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Saturday, 25 August, 2001, 01:58 GMT 02:58 UK
Rock reigns at Reading
The Reading Festival
The Reading Festival will attract 55,000 people
By the BBC's Ian Youngs and Martin Vennard in Reading

The Reading Festival has always been about rock music - preferably rock music that involves destroying your drum kit and setting fire to it on stage.

Green Day
Green Day: Kept playing while fire burnt
That is what Green Day did on the first evening of this year's event, and their anarchic act somehow felt like a rallying call to obey the rules of rock for three days - not the rules of real life.

As the drum kit, a guitar and a speaker stack went onto the impromptu bonfire, the band grabbed acoustic instruments and played on.

When Green Day finished, the fans followed the band's example and lit scores of bonfires of their own on the main stage field while waiting for headliners Travis.

The Strokes
The Strokes: New band found fans at the main stage
At the same time, unofficial fireworks were being let off in the campsite, Ash were playing to a packed Evening Session stage and heavy lights and beats were emanating from the dance tent.

Big festivals like Reading are not just a weekend away - they are another world. That is why so many people come back year after year.

More than 55,000 people are at the site - and seem to take over the whole town - for the weekend, while another 50,000 are at Reading's sister event in Leeds.

Nice weather always helps, and this year's sun has been very welcome.

Iggy Pop
Iggy Pop, 54, was one of the most energetic performers
The bands started at lunchtime, but the first must-see show of the weekend was from ultra-cool New York rockers The Strokes.

They had been moved from the Evening Session tent to the main stage so more people could catch a glimpse of their finely-tuned scruffiness, and the move was worth it - even if most people had just come out of curiosity.

They epitomise everything NYC 1976 - from the leather and attitude to the raw, punkish music.

It did seem as though they were lost in the expanses of the main stage at first, but they warmed to the crowd and the crowd eventually decided the hype is justified.

Following them was the original New York punk hero Iggy Pop, who looked like he was trying to teach the pretenders a thing or two about showmanship.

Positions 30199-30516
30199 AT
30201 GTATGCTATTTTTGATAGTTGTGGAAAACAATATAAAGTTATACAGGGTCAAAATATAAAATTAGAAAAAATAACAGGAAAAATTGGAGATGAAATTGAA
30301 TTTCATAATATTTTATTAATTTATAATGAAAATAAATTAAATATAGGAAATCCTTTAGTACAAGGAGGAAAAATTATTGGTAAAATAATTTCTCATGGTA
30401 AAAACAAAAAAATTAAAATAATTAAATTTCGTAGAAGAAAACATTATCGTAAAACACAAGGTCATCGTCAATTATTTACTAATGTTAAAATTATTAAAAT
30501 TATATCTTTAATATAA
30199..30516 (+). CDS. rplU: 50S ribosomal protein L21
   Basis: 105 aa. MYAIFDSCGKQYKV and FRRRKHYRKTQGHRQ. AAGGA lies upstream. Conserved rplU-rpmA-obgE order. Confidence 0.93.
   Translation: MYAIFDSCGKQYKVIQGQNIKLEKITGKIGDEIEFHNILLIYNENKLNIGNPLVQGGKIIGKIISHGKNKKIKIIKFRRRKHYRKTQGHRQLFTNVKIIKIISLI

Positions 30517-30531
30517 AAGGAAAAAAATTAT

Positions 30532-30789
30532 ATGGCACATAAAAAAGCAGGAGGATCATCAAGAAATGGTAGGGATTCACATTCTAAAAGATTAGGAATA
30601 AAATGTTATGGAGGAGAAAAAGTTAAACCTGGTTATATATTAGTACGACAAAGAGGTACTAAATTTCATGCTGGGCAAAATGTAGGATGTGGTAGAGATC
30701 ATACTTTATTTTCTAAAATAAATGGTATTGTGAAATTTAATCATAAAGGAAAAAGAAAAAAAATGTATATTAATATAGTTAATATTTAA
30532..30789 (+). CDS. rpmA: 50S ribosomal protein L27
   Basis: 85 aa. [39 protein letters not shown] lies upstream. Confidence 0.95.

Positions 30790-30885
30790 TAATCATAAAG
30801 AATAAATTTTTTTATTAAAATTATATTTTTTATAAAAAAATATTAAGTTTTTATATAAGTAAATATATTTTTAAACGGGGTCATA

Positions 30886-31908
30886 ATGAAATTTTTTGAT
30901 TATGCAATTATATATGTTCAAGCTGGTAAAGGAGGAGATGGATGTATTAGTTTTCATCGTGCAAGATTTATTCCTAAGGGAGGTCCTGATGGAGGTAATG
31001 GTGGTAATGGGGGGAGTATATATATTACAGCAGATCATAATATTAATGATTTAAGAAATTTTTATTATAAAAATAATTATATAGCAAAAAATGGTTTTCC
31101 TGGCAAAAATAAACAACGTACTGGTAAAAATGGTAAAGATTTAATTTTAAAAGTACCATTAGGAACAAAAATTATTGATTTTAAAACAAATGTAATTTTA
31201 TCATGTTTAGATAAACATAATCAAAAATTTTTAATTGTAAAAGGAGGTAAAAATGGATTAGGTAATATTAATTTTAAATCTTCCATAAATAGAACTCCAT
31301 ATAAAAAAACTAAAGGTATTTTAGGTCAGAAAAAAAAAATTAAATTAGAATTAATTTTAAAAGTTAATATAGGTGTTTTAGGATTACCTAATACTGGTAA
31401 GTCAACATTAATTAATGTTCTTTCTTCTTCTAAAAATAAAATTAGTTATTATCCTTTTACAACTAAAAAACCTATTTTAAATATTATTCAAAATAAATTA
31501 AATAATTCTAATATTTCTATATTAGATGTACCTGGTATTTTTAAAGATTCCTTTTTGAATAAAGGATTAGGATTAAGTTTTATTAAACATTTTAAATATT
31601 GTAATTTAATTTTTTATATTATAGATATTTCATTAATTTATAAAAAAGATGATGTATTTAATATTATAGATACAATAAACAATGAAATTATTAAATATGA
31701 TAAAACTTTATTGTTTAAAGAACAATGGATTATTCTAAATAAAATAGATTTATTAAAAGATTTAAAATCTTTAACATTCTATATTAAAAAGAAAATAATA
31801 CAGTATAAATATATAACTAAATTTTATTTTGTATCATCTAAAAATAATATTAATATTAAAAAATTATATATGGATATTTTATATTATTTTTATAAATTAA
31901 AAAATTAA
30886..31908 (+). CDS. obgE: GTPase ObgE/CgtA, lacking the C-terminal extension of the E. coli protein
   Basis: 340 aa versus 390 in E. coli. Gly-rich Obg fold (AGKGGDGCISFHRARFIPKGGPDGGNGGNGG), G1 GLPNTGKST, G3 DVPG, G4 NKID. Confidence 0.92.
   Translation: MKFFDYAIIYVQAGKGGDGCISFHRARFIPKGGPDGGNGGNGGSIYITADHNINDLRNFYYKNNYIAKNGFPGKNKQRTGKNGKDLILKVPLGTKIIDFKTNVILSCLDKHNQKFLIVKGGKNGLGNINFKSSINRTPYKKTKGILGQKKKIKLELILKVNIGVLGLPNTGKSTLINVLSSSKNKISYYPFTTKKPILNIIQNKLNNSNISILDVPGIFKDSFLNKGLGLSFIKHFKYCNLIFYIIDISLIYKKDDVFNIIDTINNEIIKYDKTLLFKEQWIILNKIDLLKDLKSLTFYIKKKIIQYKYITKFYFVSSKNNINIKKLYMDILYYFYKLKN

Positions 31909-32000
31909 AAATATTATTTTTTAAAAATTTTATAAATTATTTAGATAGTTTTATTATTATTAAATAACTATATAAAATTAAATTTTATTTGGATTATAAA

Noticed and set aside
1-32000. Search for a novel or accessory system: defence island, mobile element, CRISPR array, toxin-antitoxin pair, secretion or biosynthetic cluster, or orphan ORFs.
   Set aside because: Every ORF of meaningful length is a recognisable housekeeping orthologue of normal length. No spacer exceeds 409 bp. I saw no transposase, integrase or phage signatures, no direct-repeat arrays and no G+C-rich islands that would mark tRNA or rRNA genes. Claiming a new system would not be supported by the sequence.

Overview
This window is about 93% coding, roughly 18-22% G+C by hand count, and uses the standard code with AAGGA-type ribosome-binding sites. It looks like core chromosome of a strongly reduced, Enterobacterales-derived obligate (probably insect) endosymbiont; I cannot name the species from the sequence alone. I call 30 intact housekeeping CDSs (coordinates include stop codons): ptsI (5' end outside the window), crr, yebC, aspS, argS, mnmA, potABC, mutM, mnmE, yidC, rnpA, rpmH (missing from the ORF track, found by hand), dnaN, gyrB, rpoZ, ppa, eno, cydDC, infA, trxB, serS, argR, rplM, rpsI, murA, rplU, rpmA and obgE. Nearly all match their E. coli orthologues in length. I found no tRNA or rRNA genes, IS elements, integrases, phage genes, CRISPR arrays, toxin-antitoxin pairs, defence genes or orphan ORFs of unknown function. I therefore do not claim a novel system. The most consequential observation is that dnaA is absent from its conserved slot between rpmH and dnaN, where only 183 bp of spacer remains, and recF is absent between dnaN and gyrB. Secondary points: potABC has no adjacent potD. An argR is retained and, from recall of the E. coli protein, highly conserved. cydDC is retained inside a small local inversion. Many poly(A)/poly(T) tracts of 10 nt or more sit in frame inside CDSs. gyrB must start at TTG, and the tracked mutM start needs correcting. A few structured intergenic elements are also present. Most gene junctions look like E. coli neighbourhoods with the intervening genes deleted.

PJ Harvey
PJ Harvey: Gnawingly confessional style
With bare chest, bulging veins and wolf howls, he has lost nothing of his legendary lust for life.

First throwing his microphone stand, and then himself, into the photographers' pit, Iggy proceeded to invite members of the audience up on stage.

PJ Harvey put more energy into her voice than her stage antics - but maybe that was because it was not very easy to leap around in a black PVC skirt and bra top.

She followed Iggy on the main stage, and those who gave her their full attention were quickly drawn in by her gnawingly confessional style.

There are three other stages on site and, on one of them, bittersweet pop rockers I Am Kloot were wondering where their Next Big Thing tag had gone.

Ash: Headlined Evening Session Stage
Despite a critically acclaimed debut album, they were still playing the same stage they had been a year ago.

"Nice to see our careers have rocketed," said wry frontman Johnny Bramwell.

In the dance tent, Gary Numan proved to be one of the surprise highlights of the night and won hundreds of new fans by doing what most bands are ignoring - combining heavy rock with dark, synth beats.

Fifty yards away, former Lemonheads lead singer Evan Dando's sublime acoustic songwriting was the choice for those who did not like Numan's tunes.

One of the quieter acts on this weekend, Dando had many long-time fans in the sparsely-filled Evening Session tent captivated.

Travis's proved they could follow the heavy rockers
Ash followed and gave their main stage headline rivals a run for their money, attracting a huge crowd to hear hard hits like Submission.

But back on the main stage, Green Day were creating havoc as well as inviting a 16-year-old guitarist from the audience on stage to play with his heroes.

The fires were well and truly burning when Travis arrived - and although they did not quite set the stage alight, they were on red hot form.

Their rock credentials shone through on stage more than on CD, and they proved they are not the whining indie boys some might have thought.

The three guitarists treated the performance as an improvised acrobatics class at times, and the band rarely failed to hit the right note - both musically and emotionally.

The BBC's Alex Stanger's
10 step guide to surviving the Reading festival

Behind the beat

Clickable guide
See also:

25 Aug 01 | Music
Reading Festival: In pictures
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